Flip-flops? Check. Beach towel? Check. Hazardous chemicals masquerading as sun protection? Check! Your customers may think they’re protecting their skin by packing that drug store SPF 50 product, but questionable ingredients should make them think twice. Ensure your customers enjoy the summer sun safely with these natural sun care products.
Everyone should be careful to properly protect themselves when they’re going to be out in the sunlight for any period of time. Ultraviolet (UV) radiation (of which there are two main types: UVA and UVB) from the sun can cause sunburn, skin damage and skin cancer (1). Sunscreen bottles advertise their sun protection factor (SPF), which tells the consumer what percentage of the UVB rays the sunscreen is filtering out; for example, SPF 15 filters out 93% of all UVB rays, and SPF 50 filters out 98% (2). However, SPF does not indicate UVA protection. Reddening of the skin (sunburn) is caused solely by UVB rays, so even if the skin does not visibly react, UVA rays could still be causing lasting damage.
There’s more to sunscreens than the SPF number, and some ingredients could do far more harm than good. A common chemical found in traditional sunscreen is oxybenzone, which can penetrate the skin, enter the bloodstream and act like estrogen in the body, as well as cause allergic reactions (3). Studies have found a link between oxybenzone and endometriosis, a condition that causes painful growth of uterine tissue outside the organ (3). Retinyl palmitate, used in sunscreens for anti-aging effects, may speed up the development of skin lesions or tumors when exposed to the sun (3).
These chemicals could be detrimental to more than just humans, too. A recent study from marine scientists at the U.S. National Oceanic & Atmospheric Administration found that benzophenone-2 (BP-2), an ingredient in UV ray protective cosmetics, soaps and laundry detergents, can kill young ocean corals, bleach them or even cause damage to their DNA. Over 80% of the Caribbean coral reefs have disappeared since the 1960s, around the time BP-2 was introduced (4).
Natural Sun Care
Luckily, there are options for those who want full sun protection without the damaging chemicals! The natural active ingredient zinc oxide sits on the top layer of skin and protects the lower levels by absorbing UVA, UVB and even UVC (5)! Titanium dioxide can also be used in sunscreens as it reflects, scatters and absorbs UV light to protect the skin beneath it (6). Inactive ingredients are used as a base for the sunscreen lotion and often moisturize or soothe the skin. Aloe vera can store moisture in its thick green leaves for days, a defense mechanism in case of drought (7). It can be used as a gentle and non-greasy base for lotions that soothe and rehydrate sun-damaged skin (5). Shea butter provides a creamy texture as well as the skin-healing vitamins A and E, while cocoa butter serves as a protective moisture barrier from the elements (5). Other common bases include sunflower and olive oils (rich in antioxidants), as well as jojoba and organic beeswax (which moisturize) (5).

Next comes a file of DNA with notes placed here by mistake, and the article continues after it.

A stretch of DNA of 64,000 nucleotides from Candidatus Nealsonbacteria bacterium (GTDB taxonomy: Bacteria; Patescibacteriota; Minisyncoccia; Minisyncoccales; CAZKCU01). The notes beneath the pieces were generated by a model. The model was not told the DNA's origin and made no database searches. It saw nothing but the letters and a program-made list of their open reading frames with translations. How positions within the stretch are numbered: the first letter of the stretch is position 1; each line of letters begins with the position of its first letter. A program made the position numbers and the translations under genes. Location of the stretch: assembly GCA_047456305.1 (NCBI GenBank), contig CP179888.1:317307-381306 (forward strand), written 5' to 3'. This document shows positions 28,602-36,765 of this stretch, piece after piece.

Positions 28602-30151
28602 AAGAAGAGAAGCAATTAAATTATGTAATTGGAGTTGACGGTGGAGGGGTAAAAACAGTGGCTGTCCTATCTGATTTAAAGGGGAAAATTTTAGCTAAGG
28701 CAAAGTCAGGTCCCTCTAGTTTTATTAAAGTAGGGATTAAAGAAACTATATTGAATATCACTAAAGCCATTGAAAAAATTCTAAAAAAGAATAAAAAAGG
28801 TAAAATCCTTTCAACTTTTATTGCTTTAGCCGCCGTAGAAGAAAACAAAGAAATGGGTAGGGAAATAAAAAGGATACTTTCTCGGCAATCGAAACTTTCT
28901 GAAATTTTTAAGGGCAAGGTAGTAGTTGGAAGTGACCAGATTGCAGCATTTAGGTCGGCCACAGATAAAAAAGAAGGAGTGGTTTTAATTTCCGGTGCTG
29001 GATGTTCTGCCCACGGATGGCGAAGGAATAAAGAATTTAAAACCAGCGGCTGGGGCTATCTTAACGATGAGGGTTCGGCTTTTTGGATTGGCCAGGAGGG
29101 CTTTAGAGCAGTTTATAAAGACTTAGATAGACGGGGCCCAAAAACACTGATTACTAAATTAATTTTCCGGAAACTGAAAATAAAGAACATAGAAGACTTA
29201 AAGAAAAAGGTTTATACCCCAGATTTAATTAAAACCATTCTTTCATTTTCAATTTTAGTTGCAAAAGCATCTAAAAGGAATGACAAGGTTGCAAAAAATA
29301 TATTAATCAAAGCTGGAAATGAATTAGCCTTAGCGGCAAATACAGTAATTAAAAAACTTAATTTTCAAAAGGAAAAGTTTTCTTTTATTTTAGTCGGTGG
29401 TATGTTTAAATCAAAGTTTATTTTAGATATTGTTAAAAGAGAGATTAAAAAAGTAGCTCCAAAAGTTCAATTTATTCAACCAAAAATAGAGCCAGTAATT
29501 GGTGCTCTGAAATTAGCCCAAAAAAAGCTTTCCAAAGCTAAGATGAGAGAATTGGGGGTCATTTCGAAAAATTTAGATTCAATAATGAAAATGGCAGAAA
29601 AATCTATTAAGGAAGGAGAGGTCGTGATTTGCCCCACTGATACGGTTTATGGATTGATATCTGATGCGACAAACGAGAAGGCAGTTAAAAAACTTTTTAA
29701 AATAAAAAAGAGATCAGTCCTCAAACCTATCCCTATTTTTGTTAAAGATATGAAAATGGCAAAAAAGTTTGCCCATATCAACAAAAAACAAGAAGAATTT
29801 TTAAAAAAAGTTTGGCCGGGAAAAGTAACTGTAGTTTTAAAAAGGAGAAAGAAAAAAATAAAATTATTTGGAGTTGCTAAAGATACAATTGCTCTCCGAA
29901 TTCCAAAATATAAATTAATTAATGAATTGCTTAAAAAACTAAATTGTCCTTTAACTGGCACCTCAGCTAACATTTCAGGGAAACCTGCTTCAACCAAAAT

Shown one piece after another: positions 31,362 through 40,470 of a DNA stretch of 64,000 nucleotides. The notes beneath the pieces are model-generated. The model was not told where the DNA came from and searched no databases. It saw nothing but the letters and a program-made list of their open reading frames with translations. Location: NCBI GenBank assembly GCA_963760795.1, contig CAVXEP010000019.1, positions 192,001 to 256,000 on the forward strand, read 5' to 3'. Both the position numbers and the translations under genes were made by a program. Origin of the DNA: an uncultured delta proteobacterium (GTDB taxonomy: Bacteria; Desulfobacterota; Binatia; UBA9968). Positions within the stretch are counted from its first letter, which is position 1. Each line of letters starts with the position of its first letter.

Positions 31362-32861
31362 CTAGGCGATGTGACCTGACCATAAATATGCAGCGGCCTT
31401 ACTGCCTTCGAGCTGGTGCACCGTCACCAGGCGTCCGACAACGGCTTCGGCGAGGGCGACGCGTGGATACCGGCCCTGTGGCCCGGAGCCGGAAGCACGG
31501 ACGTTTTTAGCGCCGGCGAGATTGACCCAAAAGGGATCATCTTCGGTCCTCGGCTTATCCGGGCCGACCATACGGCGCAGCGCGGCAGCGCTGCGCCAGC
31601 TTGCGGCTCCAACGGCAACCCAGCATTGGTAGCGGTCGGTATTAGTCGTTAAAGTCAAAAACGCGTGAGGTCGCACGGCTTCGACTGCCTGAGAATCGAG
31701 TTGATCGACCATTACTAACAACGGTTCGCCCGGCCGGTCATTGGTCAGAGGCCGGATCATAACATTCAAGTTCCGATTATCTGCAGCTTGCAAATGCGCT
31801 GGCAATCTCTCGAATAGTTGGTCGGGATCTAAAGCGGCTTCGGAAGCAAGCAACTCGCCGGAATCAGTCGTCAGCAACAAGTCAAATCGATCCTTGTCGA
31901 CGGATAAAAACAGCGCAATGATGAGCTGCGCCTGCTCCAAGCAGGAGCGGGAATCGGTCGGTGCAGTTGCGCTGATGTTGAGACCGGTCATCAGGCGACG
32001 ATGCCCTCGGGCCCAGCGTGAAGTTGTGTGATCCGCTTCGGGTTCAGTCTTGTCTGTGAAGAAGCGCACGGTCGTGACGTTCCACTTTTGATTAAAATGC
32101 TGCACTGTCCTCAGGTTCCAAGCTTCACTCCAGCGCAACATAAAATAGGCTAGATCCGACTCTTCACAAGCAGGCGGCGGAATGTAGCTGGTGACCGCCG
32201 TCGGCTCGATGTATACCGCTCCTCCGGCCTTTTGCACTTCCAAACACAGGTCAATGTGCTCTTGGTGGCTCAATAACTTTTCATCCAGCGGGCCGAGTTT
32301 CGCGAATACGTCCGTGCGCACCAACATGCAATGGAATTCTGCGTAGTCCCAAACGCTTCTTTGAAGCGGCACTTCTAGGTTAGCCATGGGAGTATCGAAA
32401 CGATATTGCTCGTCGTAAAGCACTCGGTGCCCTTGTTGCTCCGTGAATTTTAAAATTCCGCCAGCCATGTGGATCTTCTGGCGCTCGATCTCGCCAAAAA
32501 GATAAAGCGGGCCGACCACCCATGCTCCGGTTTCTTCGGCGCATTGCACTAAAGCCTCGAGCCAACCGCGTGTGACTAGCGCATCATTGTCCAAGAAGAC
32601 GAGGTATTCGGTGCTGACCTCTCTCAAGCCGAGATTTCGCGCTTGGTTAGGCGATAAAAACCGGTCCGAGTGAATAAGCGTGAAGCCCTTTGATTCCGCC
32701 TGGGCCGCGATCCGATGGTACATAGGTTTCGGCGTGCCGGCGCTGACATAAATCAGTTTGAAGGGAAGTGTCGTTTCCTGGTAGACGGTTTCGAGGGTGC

If your customers take all the proper precautions and still get mild to moderate sunburn, there are cooling relief options out there for them. Aside from acting as a base for sunscreens, Aloe vera is a powerful hydrator that can soothe sunburned skin, especially when kept cold before applying. Other after-sun care products combine natural oils and extracts to soothe, nourish and moisturize the skin, and should be used even if the skin shows no visible effects from the sun. Linden extract is a common ingredient in after-sun care. Made from the flowers of the linden tree, it has soothing properties and is full of antioxidants to rejuvenate the skin. Coconut oil and bee pollen are rich in vitamins, minerals, amino acids and enzymes, and are also good moisturizing and nourishing ingredients to look for in an after-sun care product (8).
For those concerned about getting their daily dose of vitamin D, the experts suggest looking for sources other than sunlight. Though our bodies produce vitamin D when exposed to UVB rays, it’s only in a limited amount, especially for the elderly and those with dark skin, says Roy Geronemus, M.D., clinical professor of dermatology at New York University Medical Center (9). According to Geronemus, levels of vitamin D can actually be decreased with prolonged sun exposure, so it’s best to rely on food sources and supplements to get the recommended 600 IUs of vitamin D a day. WF
1. Skin Cancer Foundation, “Sunscreen,” www.skincancer.org/prevention/sun-protection/sunscreen, accessed Mar. 3, 2014.
2. Skin Cancer Foundation, “Sunscreens Explained,” www.skincancer.org/prevention/sun-protection/sunscreen/sunscreens-explained, accessed Mar. 3, 2014.
3. Environmental Working Group, “What Not to Bring on Vacation,” www.ewg.org/2013sunscreen/what-not-to-bring-on-vacation, accessed Mar. 2, 2014.
4. C.A. Downs, et al., “Toxicological Effects of the Sunscreen UV Filter, Benzophenone-2, on Planulae and in vitro Cells of the Coral, Stylophora pistillata,” Ecotoxicol. 23 (2), 175–191 (2014).
5. Badger Balm, “Badger Sunscreen Ingredients,” www.badgerbalm.com/s-64-badger-sunscreen-ingredients.aspx, accessed Mar. 4, 2014.
6. Royal Society of Chemistry, “Chemistry in its Element: Titanium Dioxide,” www.rsc.org/chemistryworld/podcast/CIIEcompounds/transcripts/titanium_dioxide.asp, accessed Mar. 4, 2014.
7. Aubrey Organics, “Aloe,” www.aubrey-organics.com/custom.aspx?id=100, accessed Mar. 7, 2014.
8. Burt’s Bees, “Aloe & Linden Flower after Sun Soother,” www.burtsbees.com/Aloe-Linden-Flower-After-Sun-Soother---6-fl.-oz./19499-00,default,pd.html, accessed Mar. 10, 2014.
9. Skin Cancer Foundation, “Make Vitamin D, Not UV, a Priority,” www.skincancer.org/healthy-lifestyle/vitamin-d/make-vitamin-d-not-uv-a-priority, accessed Mar. 5, 2014.
Published in WholeFoods Magazine, June 2014